- - Wednesday, November 12, 2014


The only two certainties in life, Benjamin Franklin once wrote, are “death and taxes.” After their big victories in 2008 and 2012, many Democrats thought that they would never again face political death, that their new winning coalition was a “sure thing.”

Alas, there is a third certainty in life: “Sure things” are anything but.

After the historic 2014 Republican wave, the GOP is in a stronger position than it has been in nearly a decade.

Republicans should savor the celebratory champagne now, however, because the real challenge is to come.

The Democrats received collective punishment for collectivism. They got their hats handed to them because their destructive policies have crippled the nation. Impotence abroad and negligence, corruption, incompetence and malfeasance at home drove voters to the GOP. A victory by default is still a victory, but it’s much like a sugar rush, temporary and unsatisfying. Then, the inevitable crash arrives.

Being “ABD” —“anybody but the Democrats” — may have been enough to carry Republicans across the finish line this time, but it will not be enough to sustain them through the 2016 election. They will quickly find that they must offer voters a clear, positive, compelling reason to vote for them, rather than simply against the other party.

That is going to require discipline, imagination, and charismatic and energetic leadership. It’s a tall order, but it can be done.

The first step is to show that the new GOP is not an aimless mush of reactive folks, but a focused party of principle. Of course, President Obama, his administration and the Democrats are an aimless mush of reactive folks, but Republicans are going to have to show they’ve got more to offer. After all, Hillary Clinton and the rest of her party will have the full protection of the corrupt press going forward, so they won’t have to do much beyond spew platitudes. Republicans will have to work harder.

That means that the new Republican-controlled Senate must move quickly to demonstrate the party’s commitment to conservative ideas: dismantling Obamacare, passing a fiscal 2015-16 budget resolution, authorizing the Keystone XL pipeline and other initiatives to achieve energy independence, proposing meaningful tax reform, halting Mr. Obama’s executive action on amnesty for illegal immigrants, rebuilding the military, and stopping a bad deal on Iranian nuclear weapons. That’s just for starters.

The Republican Party must show itself to be a party of ideas, optimism and an unapologetic commitment to the nation, not to itself. This is not a time for cowardice.

The next project for the Republicans will be to unify around a coherent conservative message that will cast the distinction with the Democrats in the boldest possible terms. In 1994, Republicans rallied around the “Contract with America,” a set of governing principles they pledged to enact if elected. Many Americans didn’t focus on the actual contract, but they did see a party speaking with one voice, advocating one central message.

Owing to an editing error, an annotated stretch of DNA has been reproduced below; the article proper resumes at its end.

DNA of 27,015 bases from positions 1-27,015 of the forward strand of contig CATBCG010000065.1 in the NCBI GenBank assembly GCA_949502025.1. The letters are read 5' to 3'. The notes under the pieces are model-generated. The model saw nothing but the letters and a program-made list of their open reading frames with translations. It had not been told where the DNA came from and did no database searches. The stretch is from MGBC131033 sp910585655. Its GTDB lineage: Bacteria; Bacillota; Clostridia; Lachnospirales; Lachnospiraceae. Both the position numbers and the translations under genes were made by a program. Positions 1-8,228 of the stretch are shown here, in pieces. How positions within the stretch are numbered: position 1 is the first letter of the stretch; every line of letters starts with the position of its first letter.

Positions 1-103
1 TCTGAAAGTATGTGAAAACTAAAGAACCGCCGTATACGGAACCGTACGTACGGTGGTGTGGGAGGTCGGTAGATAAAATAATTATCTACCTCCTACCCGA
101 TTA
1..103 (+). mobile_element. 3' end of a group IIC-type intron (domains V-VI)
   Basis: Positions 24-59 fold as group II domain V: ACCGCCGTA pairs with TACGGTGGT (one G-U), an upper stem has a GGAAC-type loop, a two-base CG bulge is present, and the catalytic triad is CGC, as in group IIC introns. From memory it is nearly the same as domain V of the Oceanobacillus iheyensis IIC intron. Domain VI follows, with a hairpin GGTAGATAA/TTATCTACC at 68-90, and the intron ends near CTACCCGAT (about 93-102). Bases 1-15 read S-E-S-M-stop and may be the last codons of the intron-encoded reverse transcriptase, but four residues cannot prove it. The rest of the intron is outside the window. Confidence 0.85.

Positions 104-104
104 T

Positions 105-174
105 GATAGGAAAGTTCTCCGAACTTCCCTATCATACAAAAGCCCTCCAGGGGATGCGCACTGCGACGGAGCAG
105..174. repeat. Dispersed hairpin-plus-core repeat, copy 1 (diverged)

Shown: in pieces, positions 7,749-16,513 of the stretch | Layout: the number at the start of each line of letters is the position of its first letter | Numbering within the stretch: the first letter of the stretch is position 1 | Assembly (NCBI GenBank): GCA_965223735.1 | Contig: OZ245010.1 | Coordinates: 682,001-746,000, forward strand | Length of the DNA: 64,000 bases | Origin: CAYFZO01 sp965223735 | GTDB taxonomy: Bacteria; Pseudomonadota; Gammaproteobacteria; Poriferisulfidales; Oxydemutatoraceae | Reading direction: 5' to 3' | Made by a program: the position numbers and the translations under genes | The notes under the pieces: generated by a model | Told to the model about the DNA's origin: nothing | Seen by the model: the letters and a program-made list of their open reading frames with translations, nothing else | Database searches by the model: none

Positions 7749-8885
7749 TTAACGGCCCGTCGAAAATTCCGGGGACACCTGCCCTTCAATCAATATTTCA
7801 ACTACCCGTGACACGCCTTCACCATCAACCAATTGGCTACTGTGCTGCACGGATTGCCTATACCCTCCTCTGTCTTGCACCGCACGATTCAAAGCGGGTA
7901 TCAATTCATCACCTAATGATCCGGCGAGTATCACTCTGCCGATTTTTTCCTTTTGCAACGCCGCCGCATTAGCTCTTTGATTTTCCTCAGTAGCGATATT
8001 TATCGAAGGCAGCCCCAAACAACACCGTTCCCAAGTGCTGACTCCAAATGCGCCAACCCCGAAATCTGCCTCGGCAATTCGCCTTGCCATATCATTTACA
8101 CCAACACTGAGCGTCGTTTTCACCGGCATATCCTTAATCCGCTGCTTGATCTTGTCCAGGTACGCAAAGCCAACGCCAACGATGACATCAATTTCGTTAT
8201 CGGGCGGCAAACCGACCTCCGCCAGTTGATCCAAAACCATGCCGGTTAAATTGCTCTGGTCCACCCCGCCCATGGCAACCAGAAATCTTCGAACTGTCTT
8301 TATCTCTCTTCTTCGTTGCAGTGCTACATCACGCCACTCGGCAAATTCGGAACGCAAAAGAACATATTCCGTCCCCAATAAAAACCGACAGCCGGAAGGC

They now have a real opportunity to direct the public’s attention to the failures of Mr. Obama’s socialist agenda and at the same time to advance non-statist solutions to the squeezing of the middle class, health care reform and broader economic uncertainty. This is why the specific Senate agenda, noted above, will be so important.

Absent a natural, dynamic leader — a la Ronald Reagan in the 1960s and 1970s — the trek out of the political wilderness may end up being a self-guided tour. The race for the Republican presidential nomination will generate a healthy but cacophonous competition. It will also take awhile to produce a party leader. The sooner the rest of the party self-enforces discipline and unity, the better.

Third, the GOP is going to have to understand what it’s up against. The modern Democratic Party is not your father’s or grandfather’s Democratic Party. The far-left takeover of the party, begun in 1968, has reached its zenith under Mr. Obama, the most radical leftist ever elected to the presidency.

The Democrats are now fully an instrument of that radicalism. As they seek to complete what Mr. Obama called the “fundamental transformation” of the nation, they willingly use whatever tactic necessary, from pathological lies to racist smears to bogus identity-politics “wars,” to get and keep power.

If the GOP runs a 20th-century presidential candidate who will run a “gentleman’s campaign,” he will lose. The radical new Democrats play gutter politics, and while it’s not necessary to mirror their corrupt and unethical games, it is necessary to understand them and fight back with full force.

Like it or not, we’re in a war for America. The forces to save her have just been given a new lease on life. America’s future depends on their success. There’s not a moment to lose.

Monica Crowley is online opinion editor at The Washington Times.

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